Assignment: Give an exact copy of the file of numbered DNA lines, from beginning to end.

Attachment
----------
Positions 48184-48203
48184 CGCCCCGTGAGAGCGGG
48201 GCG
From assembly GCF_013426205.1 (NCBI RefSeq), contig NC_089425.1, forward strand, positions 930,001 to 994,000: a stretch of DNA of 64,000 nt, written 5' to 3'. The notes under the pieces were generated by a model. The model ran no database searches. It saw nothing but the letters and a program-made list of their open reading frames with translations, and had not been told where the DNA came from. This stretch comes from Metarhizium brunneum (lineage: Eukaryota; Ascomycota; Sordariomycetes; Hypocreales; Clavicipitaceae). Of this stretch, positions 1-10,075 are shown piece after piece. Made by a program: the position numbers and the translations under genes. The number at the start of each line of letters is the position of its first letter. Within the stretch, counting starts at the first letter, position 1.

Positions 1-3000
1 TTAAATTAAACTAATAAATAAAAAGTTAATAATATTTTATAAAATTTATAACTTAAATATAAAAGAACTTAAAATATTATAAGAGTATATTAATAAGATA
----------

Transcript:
Positions 48184-48203
48184 CGCCCCGTGAGAGCGGG
48201 GCG
From assembly GCF_013426205.1 (NCBI RefSeq), contig NC_089425.1, forward strand, positions 930,001 to 994,000: a stretch of DNA of 64,000 nt, written 5' to 3'. The notes under the pieces were generated by a model. The model ran no database searches. It saw nothing but the letters and a program-made list of their open reading frames with translations, and had not been told where the DNA came from. This stretch comes from Metarhizium brunneum (lineage: Eukaryota; Ascomycota; Sordariomycetes; Hypocreales; Clavicipitaceae). Of this stretch, positions 1-10,075 are shown piece after piece. Made by a program: the position numbers and the translations under genes. The number at the start of each line of letters is the position of its first letter. Within the stretch, counting starts at the first letter, position 1.

Positions 1-3000
1 TTAAATTAAACTAATAAATAAAAAGTTAATAATATTTTATAAAATTTATAACTTAAATATAAAAGAACTTAAAATATTATAAGAGTATATTAATAAGATA